Unfortunately health issues have made doing stuff like this a lot more difficult and perhaps impossible. If you are young enough to be able to handle stuff like this, enjoy it while you can.

Anyways, I'll try to get some better photos and perhaps a short video tomorrow.
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Old 08-27-2022, 07:02 PM   #18
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It really shouldn't be this difficult to attach an image.
Getting photos correctly uploaded is not difficult... it's just different than your phone.

Take any photo with your phone and no matter how you spin your phone around the photo looks right side up. That's what your cell phone does because of the gyro inside the phone.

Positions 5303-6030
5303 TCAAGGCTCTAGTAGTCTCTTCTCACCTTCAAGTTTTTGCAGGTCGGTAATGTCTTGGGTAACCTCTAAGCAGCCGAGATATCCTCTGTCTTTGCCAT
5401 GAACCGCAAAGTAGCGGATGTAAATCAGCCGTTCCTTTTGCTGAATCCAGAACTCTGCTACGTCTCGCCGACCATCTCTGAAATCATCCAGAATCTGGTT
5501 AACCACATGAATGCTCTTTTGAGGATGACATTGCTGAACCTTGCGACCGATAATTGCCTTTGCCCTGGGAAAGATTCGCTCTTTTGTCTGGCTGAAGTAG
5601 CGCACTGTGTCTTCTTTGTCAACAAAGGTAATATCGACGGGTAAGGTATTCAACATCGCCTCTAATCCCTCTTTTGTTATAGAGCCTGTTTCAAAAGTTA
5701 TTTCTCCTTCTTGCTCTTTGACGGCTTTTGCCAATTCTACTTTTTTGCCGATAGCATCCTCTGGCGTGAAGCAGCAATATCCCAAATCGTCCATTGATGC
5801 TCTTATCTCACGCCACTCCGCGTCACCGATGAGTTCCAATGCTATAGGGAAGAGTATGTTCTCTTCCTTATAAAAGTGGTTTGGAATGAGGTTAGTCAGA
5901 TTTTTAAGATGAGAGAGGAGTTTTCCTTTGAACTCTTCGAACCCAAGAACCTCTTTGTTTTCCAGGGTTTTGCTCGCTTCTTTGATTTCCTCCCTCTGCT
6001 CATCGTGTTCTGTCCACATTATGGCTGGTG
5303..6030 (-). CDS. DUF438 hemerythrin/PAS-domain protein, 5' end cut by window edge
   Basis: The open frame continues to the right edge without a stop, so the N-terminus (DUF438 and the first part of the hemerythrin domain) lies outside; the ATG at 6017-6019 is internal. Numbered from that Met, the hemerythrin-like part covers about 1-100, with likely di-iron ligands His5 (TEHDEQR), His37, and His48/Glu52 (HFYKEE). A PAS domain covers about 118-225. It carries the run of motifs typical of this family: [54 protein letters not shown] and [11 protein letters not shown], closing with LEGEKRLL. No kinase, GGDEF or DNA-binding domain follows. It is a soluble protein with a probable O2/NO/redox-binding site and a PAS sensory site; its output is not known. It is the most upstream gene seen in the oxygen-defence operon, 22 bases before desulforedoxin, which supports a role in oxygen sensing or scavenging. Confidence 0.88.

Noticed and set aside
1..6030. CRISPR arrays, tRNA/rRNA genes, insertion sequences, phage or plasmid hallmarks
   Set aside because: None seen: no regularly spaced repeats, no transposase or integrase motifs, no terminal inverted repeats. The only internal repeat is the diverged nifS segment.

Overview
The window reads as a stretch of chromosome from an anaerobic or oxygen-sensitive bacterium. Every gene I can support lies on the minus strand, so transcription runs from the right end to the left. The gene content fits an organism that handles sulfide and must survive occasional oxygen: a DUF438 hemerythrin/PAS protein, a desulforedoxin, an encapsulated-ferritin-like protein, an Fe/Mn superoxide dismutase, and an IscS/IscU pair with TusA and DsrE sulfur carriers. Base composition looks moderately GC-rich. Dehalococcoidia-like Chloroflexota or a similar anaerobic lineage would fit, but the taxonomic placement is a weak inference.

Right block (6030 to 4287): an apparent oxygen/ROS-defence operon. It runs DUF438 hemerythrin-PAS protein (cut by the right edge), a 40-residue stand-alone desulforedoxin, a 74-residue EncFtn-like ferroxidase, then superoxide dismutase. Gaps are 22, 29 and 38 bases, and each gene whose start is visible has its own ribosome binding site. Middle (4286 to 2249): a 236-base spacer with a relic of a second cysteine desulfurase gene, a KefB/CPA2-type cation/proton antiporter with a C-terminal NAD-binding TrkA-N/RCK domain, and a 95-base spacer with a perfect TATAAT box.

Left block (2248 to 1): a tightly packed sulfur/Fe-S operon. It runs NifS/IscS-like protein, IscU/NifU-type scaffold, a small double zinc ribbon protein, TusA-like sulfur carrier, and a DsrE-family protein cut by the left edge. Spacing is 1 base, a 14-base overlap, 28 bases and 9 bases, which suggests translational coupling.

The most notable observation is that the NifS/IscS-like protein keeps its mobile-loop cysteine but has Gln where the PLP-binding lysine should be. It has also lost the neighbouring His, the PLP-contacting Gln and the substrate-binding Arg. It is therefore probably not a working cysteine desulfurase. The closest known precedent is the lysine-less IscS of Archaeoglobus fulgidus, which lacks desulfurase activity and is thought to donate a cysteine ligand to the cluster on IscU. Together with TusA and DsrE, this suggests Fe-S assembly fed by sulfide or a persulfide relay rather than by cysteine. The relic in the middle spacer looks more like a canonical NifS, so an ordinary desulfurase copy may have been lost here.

But your camera is a real camera and it puts hidden data (called EXIF) in the photo file that tells non-phones how to display the photo.

The truth is... you took the photo upside down and so of course when you upload it here it is upside down.

You have two choices. Take the photo right side up. Or view the photo in a photo editor on your computer and rotate it right side up and save it.

The easy way is to take it right side up. Hold your phone horizontally, with the home button or area on the right hand side. Then when you take the photo it will always be right side up.

If you can't remember, or have already taken the photo then download it to your computer, open it in a basic photo editor. Rotate it so it's right side up and save it. Then when you upload it it will be correct.

An even simpler way... is to view the photo on your phone and take a screenshot of the screen (you'll have to figure out how to do that) then just upload the screenshot and it will be correct.
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Old 08-27-2022, 09:57 PM   #19
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Thanks for the feedback on images.